Subscribe to the O’Reilly Hardware Podcast for insight and analysis about the Internet of Things and the worlds of hardware, software, and manufacturing.

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In this new episode of the Hardware Podcast, David Cranor and I talk with Roger Chen, formerly a principal at O’Reilly AlphaTech Ventures, O’Reilly Media’s sister VC firm.

Discussion points:

  • Chen’s perspective as an investor on companies that are creating 3D robotics, drones, and satellites
  • The Maker movement’s impact on the hardware startups
  • Etsy’s influence on the new hardware movement
  • Trends in robotics, and the outlook for robotics startups

Read more…

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Four short links: 11 January 2016

Four short links: 11 January 2016

Productivity Mystery, Detecting Bullshit, Updating Cars, and Accountable Algorithms

  1. Why Americans Can’t Stop Working (The Atlantic) — summary of a paywalled economics paper on the mystery of increasing productivity yet increasing length of the work week. (via BoingBoing)
  2. On the Reception and Detection of Pseudo-Profound Bullshit (PDF) — These results support the idea that some people are more receptive to this type of bullshit and that detecting it is not merely a matter of indiscriminate skepticism but rather a discernment of deceptive vagueness in otherwise impressive sounding claims. (via Rowan Crawford)
  3. Tesla Model S Can Now Drive Without You (TechCrunch) — the upside of the Internet of Things is that objects get smarter while you sleep. (In fairness, they can also be pwned by Ukrainian teenagers while you sleep.)
  4. Replacing Judgement with Algorithms (Bruce Schneier) — We can get the benefits of automatic algorithmic systems while avoiding the dangers. It’s not even hard. Transparency and oversight with accountability.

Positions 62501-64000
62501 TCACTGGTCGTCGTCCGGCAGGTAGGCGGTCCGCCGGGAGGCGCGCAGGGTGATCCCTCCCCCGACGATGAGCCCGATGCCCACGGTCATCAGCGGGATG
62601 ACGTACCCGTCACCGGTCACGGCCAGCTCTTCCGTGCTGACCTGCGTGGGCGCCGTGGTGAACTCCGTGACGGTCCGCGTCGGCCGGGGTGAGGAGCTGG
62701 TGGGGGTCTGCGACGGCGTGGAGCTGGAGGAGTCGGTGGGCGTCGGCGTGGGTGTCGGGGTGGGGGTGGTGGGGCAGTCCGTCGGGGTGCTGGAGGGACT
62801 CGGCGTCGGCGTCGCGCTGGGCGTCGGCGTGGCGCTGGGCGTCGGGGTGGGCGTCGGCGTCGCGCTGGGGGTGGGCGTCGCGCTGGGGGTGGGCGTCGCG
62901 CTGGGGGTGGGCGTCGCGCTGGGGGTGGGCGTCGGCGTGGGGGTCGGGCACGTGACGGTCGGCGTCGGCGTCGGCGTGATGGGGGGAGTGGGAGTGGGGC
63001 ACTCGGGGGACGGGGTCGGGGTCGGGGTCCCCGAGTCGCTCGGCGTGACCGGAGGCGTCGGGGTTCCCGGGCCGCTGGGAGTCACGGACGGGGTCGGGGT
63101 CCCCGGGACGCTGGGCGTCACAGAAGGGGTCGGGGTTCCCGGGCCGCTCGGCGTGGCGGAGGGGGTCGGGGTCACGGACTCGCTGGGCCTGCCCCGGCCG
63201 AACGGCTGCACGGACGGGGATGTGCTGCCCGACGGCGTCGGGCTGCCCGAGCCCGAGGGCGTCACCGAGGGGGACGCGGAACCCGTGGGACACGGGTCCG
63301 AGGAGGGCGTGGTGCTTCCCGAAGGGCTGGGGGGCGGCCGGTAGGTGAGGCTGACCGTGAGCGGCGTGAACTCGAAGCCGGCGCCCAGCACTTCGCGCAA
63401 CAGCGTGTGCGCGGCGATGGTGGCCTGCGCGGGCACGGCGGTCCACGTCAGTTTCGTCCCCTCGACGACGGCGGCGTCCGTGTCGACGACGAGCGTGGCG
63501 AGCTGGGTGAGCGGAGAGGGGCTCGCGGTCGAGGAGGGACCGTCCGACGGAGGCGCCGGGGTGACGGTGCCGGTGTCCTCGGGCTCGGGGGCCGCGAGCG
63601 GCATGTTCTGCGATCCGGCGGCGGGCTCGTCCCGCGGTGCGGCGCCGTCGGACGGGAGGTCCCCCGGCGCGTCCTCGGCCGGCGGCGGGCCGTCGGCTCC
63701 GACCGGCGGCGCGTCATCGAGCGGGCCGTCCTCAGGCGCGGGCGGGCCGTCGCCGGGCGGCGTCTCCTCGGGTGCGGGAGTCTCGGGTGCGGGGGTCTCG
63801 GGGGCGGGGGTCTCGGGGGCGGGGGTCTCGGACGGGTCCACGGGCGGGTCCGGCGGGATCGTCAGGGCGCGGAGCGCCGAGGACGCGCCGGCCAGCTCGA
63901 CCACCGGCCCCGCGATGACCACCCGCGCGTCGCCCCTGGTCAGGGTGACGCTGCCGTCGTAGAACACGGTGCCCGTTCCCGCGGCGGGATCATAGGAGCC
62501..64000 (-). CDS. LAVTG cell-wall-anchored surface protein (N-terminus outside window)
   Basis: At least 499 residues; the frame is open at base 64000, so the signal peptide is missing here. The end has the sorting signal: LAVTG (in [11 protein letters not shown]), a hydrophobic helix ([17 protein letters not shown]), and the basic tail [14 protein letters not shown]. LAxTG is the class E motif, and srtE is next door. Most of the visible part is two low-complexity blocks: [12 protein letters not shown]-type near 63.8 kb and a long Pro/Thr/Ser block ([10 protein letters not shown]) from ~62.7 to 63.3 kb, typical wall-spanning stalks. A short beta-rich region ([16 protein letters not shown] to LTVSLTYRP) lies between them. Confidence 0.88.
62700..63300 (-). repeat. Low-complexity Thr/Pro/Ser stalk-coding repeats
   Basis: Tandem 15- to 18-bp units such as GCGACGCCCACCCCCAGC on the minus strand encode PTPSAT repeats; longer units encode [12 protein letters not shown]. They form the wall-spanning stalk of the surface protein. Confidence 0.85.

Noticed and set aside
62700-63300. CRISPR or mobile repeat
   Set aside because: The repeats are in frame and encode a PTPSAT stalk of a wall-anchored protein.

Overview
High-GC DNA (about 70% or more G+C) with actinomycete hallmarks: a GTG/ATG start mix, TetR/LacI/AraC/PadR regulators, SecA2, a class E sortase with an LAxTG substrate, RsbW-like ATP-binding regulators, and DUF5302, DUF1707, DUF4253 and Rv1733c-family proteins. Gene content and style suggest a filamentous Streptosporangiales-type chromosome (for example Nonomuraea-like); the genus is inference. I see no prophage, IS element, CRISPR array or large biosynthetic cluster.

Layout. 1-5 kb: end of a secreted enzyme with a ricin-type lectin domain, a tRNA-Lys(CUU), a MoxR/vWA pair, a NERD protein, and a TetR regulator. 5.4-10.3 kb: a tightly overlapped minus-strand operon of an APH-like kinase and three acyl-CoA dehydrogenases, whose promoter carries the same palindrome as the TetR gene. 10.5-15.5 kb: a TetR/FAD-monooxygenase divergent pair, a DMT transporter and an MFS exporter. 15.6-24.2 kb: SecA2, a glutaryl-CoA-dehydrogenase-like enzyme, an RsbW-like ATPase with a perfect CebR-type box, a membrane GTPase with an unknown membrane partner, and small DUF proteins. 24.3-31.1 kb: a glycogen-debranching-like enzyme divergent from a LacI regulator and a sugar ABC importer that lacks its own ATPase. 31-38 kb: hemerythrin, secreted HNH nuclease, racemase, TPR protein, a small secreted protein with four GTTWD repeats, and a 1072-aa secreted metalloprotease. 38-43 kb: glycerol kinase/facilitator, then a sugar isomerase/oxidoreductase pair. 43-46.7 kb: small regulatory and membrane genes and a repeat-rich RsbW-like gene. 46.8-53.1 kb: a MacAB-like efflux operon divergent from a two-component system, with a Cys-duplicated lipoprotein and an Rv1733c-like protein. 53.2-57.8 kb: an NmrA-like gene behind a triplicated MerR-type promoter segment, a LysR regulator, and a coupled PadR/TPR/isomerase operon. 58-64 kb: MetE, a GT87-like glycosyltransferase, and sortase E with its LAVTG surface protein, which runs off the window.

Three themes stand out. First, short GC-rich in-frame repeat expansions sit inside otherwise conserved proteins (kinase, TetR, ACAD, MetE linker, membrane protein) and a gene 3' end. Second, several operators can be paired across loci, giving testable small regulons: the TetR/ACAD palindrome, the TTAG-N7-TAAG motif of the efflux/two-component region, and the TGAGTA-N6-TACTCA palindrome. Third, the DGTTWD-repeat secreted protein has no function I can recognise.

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Four short links: 28 December 2015

Four short links: 28 December 2015

Bitcoin Software Choke, IoT Chokes, Dynabook History, and Fault Tree Analysis

  1. Core Bitcoin Devs LeaveAccording to a press release put out by Company 0 LLC, formed by former bitcoin developers, there are a few external entities that fund the actual development of the bitcoin cryptocurrency, forming a power-group that is in sole command of the direction the currency takes. These developers say that this group limits outside input in the currency’s governance, cherry-picks only options favorable for their own interests, and generally ignores the developers’ and community’s best interests.
  2. Internet of Proprietary Things — wonderfully accessible list of things we don’t have: Because companies can enforce anti-competitive behavior this way, there’s a litany of things that just don’t exist, even though they would make life easier for consumers in significant ways. You can’t have custom software for your cochlear implant, or your programmable thermostat, or your computer-enabled Barbie doll. An auto-repair shop can’t design a better diagnostic system that interfaces with a car’s computers. Capturing all the value you create, versus creating more value than you capture.
  3. Tracing the Dynabooka historical study of the Dynabook project and vision, which began as a blue-sky project to define personal and educational computing at Xerox PARC in the 1970s. It traces the idea through the three intervening decades, noting the transformations that occur as the vision and its artifacts meet varying contexts. (via Bret Victor)
  4. Fault Tree Analysis (FTA): Concepts and Applications (PDF) — 194 slides from NASA. (via Mara Tam)
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Joe Biron on IoT platforms

The O’Reilly Hardware Podcast: Building systems to get the most from connected devices.

Subscribe to the O’Reilly Hardware Podcast for insight and analysis about the Internet of Things and the worlds of hardware, software, and manufacturing.

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This episode of the Hardware Podcast features my second discussion with Joe Biron, VP of IoT technology at ThingWorx, a PTC business that offers a platform for rapid deployment of Internet of Things applications.